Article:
28 January 2008

The truth about Russia's military "resurgence"

Pavel Podvig

Pavel Podvig

A physicist trained at the Moscow Institute of Physics and Technology, Podvig works on the Russian nuclear arsenal, US-Russian relations, and nonproliferation. In 1995, he headed the Russian...


By all indications, the Russian military has enjoyed a revival of sorts in recent years. 2007
was an especially notable year in this respect. In April, Russia completed construction of a
strategic submarine of a new class, the first since the Soviet Union's dissolution. Despite a
string of unsuccessful flight tests, the military has continued to develop a new sea-launched
missile for these submarines. In May
and December, the Rocket Forces tested a new intercontinental ballistic missile (ICBM)
equipped with multiple warheads. In August, President Vladimir Putin made a point to personally
announce that he ordered strategic bombers to return to the Cold-War practice of conducting regular
long-range patrol flights. The list goes on--Russia has been upgrading its network of early warning
radars, plans to resume producing strategic bombers, and is considering developing another new
ICBM. In October, Putin called Russia's plans to modernize its strategic forces no less than

Because it serves as a vestige of superpower status, many Russians look at such a "resurgence"
with pride. Naturally, the buildup concerns the West, which also views it in Cold War terms, even
though the scale is nowhere near that of Soviet deployments. Whatever the reaction, there seems to
be consensus that the credit for this mini-renaissance belongs to the current Russian leadership
and to Putin personally. This partly explains Putin's high-approval ratings in Russia and his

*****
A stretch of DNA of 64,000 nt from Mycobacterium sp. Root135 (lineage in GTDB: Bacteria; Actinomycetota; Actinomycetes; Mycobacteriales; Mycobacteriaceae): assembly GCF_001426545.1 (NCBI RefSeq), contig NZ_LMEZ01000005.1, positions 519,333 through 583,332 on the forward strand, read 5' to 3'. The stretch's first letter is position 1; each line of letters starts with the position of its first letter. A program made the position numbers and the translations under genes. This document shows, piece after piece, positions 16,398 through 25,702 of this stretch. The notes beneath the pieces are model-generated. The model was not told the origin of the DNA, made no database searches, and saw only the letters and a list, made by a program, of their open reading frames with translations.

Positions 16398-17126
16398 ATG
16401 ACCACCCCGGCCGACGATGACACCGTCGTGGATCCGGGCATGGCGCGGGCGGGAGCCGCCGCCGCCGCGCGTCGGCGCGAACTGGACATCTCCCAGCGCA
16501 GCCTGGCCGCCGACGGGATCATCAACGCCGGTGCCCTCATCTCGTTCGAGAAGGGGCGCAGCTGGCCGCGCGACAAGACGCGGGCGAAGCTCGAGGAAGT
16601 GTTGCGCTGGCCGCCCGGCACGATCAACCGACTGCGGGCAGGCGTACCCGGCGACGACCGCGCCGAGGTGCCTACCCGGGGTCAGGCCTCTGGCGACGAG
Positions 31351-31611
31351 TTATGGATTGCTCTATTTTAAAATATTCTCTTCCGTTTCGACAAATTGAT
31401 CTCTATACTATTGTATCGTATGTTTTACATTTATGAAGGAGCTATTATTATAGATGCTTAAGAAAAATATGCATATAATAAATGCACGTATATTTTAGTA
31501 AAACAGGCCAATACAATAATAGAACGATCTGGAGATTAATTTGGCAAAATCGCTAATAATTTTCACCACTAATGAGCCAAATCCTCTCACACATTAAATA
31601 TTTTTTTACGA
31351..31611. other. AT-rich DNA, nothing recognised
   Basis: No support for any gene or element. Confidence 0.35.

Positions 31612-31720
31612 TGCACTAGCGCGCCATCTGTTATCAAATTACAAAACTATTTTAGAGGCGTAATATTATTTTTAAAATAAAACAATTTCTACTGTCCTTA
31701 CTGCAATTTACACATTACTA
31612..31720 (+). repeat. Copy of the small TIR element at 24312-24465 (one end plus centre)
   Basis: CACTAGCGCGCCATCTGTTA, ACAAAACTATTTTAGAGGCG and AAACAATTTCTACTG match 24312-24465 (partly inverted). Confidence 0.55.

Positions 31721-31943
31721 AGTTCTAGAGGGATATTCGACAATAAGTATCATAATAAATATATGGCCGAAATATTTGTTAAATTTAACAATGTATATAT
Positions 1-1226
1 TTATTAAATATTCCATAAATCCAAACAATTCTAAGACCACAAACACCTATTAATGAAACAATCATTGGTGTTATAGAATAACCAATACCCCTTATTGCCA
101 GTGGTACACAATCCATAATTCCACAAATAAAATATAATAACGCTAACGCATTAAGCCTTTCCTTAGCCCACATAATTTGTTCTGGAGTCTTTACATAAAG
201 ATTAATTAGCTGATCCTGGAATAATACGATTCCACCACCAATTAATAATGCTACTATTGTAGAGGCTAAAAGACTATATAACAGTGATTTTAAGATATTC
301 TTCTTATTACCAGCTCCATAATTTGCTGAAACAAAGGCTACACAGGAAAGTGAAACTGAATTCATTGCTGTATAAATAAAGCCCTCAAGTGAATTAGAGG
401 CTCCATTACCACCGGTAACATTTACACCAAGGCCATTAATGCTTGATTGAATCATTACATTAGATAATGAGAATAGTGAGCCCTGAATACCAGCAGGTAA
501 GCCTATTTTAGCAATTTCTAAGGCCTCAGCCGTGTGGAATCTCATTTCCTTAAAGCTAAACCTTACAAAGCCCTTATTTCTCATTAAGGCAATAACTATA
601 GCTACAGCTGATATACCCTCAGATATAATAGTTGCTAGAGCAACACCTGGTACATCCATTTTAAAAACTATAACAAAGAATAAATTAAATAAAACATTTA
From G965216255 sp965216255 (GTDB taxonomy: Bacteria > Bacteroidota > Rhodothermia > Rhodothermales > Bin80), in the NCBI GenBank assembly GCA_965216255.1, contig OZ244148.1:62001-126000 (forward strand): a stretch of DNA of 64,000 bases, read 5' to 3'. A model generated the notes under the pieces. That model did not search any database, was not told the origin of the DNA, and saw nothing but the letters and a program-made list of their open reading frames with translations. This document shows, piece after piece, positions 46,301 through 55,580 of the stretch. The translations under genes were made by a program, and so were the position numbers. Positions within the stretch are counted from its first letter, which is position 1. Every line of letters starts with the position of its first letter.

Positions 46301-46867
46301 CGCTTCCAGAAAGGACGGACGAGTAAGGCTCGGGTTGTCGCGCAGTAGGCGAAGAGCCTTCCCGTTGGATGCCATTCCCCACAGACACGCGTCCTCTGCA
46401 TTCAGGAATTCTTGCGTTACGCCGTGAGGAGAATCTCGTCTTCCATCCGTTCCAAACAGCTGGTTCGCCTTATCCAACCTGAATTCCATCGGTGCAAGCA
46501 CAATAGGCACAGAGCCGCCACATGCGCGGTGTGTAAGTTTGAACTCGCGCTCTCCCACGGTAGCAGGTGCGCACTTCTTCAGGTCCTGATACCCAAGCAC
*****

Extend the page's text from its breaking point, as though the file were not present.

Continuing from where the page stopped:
recent selection as
Time magazine's "Person of the Year."

But upon closer inspection, a different story emerges. It's a story of
weak leadership, not one of strength. Instead of leading a resurgence, the current Russian
leadership has given the military and defense industry a free hand in setting national security
policy and uncritically accepted their narrow view of the world and its problems. Just like the
Soviet Union during the Cold War, today's Russia has little control over its military-industrial
complex. And since the military-industrial complex can only build missiles, submarines, and
bombers, it's not surprising that Russia's security threats are now defined to require missiles,
submarines, and bombers. The result is that the discussion of security issues in Russia is
dominated by paranoid scenarios involving the United States destroying Russian missiles in a
surprise attack and alarmist projections of how U.S. missile defense will affect Moscow's
"strategic balance."

It's hardly surprising that the military-industrial complex is pushing the "resurgence"
agenda--generals always fight the last war. There's little doubt that they will convince the
government to keep its number of missiles and submarines at a "respectable" level. Or that the
military will be able to maintain these missiles at a reasonable degree of readiness. With a strong
economy, Russia can certainly afford strategic forces that would be considered impressive by
Cold-War standards. But these standards are irrelevant today and the strategic forces designed to
fight the Cold War are useless when it comes to the security threats that exist today. Therefore,
this "grandiose resurgence" will eventually prove unnecessary, expensive, and dangerous.